Agile in general, and Scrum in particular are all about self-organizing teams collocated for maximum face to face communication that improves agility and real-time collaboration. This was a great utopian idea in ~2000s because of three primary factors back then – economics, technology and psychology. Back then, we were still trapped in the enterprise-mindset – all collaboration happening within the confines of an organizational boundary – be it research or product development because it was much more cost-effective to lead such efforts internally either due to massive costs of R&D or closed IP protection or simply being the sole magnets for top talent.
However, as Henry Cherbrough’s Open Innovation has challenged, and Lafley’s Connect & Develop program at P&G and several others have subsequently demonstrated, there is perhaps more to gain from opening up meaningless and irrelevant organizational boundaries than protect false economics of a closed innovation system.
Globalization, even with all its ugly side effects, has shown us repeatedly in industry after industry that working across a global supply chain is not a zero-sum game after all! So, why are we so parochial in software industry about not recognizing the bigger economic sense rather than limiting ourselves to a singular idea that collocated teams are the best option?
Similarly, the technology to collaborate over the wire is dramatically more potent, even if underutilized in mainstream due to various reasons, than ever before. Collaboration over internet is the most natural thing for the millennials – back in 2007, a good 97% owned a computer, 94% owned a cellphone, a good 74% used instant messaging and 94% of those multitasked while messaging. In 2013, they are spending over 25hours every week online – be it social media or online shopping, or consuming infotainment or what have you. So, it is natural that this generation is extremely comfortable – even prefers – in being connected online and getting its job done. How will you make them sit in the same office day after day, and why? Little wonder that companies such as Automattic, MySQL, 37Signals and Github are starting out as massively distributed teams – not just on day one, but are continuing with their thought process of virtual workforce that still values teamwork but prefers newer ways to stay connected with the mothership – online instead of being their physically. As they say – the technology favors the geek!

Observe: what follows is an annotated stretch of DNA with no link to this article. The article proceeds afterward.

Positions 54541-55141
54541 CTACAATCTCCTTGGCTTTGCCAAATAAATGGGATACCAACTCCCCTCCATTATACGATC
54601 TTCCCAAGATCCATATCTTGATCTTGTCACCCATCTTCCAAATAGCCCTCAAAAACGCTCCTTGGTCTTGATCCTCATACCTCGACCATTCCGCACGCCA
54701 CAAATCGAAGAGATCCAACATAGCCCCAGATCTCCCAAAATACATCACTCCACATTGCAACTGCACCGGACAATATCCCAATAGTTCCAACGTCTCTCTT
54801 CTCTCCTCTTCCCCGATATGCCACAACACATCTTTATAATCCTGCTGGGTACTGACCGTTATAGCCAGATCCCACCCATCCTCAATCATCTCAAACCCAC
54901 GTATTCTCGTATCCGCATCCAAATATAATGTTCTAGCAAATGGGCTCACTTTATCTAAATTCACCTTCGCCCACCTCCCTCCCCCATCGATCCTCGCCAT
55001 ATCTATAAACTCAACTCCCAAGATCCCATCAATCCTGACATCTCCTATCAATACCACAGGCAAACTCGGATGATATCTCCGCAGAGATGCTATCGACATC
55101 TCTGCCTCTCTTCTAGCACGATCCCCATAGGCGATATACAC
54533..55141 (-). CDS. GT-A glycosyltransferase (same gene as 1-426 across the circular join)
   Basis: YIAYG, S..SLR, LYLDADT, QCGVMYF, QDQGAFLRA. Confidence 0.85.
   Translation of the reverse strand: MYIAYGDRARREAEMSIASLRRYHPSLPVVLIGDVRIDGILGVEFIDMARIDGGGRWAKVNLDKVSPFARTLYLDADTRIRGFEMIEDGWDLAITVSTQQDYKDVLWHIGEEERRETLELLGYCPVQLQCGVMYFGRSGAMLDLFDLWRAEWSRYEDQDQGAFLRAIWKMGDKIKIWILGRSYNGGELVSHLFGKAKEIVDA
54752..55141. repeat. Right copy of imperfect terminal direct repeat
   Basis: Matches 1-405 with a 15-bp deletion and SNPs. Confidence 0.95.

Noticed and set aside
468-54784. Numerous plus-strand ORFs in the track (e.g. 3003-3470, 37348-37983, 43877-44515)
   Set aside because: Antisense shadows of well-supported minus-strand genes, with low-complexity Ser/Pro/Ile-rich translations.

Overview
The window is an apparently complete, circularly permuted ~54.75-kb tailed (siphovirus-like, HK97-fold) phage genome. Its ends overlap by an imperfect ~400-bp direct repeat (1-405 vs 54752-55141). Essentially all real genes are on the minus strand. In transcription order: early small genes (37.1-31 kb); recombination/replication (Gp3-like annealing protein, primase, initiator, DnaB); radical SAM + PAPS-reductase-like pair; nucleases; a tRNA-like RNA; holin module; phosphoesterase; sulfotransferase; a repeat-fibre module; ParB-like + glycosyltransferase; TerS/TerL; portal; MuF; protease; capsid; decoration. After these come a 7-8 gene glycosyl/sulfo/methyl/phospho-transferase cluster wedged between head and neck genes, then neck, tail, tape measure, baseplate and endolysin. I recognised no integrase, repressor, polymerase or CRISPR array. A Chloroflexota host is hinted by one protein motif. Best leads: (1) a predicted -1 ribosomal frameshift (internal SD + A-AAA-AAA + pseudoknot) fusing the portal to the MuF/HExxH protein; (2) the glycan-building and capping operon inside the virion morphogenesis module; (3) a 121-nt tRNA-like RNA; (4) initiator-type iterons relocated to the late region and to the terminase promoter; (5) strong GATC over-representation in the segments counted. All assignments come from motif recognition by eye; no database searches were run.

And finally, the human psychology. The more specialized the talent, the rarer it is to find than ever before, and the best talent might not always be ready to work in your office even if they are willing to work for or with you. Just like people want democracy but not necessarily politicians, they might want to work with you on specific projects or technologies, but without being part of your office politics or hierarchy. They may not aspire to a long-term career growth with you but still value working with you on that one small problem that really fires them up. However, the very thought of being on your rolls and then moving the family to your location might not make sense to them, especially if you also happen to be in the similar business of delivering services online for your own customers (and who isn’t these days?). So, will you still ‘force’ your agile teams to be collocated inside a single mothership, or take a very large pragmatic leap of faith and explore oasis wherever they are, and build distributed teams around them? To me, a process is a reflection of the social values and norms of the time when they were written. If the world has moved on since ~2000, why should we not revaluate what should ‘being agile’ mean for this world?
Let’s free up agile teams…
I draw upon several ideas for my hypothesis. Authors Ori and Rod give a compelling vision of autonomous teams in “The Starfish and the Spider” – while spider teams are more vulnerable, the starfish teams could be autonomous and perhaps more effective in “VUCA” times. These thoughts are getting echoed in leaderless teams in Holacracy, and are well-grounded in Complex Adaptive Systems. There is a whole new movement of “Office Optional” new-age companies where they work from home or Starbucks, and even the people who probably show up in a physical office have to dial-in for a call from a meeting room so that everyone is equally ‘remote’.
How will the currently established mental models of agile teams – specifically on business people and developers working ‘together’ daily, which is invariably assumed and expected to mean ‘face to face’ – scale up in such a scenario? If the people are changing the way they think and interact, with or without agile, and the organizations are changing the way they conduct business, can we expect our processes to hold out for us? Think about it – when our customers expect work to happen at their convenience when they need it, they are asking for a business model that is distributed in time and space – and all that is already happening around us! So, how could the teams designing and developing such solutions not put themselves in the shoes of customers and internalize such learning environment?
I think there is a strong business case of freeing up agile teams from the physical boundaries of collocation because the collaboration methods are both – efficient and effective – and create compelling business case – even if only a minority at this point. I definitely see a wave building up at the horizon…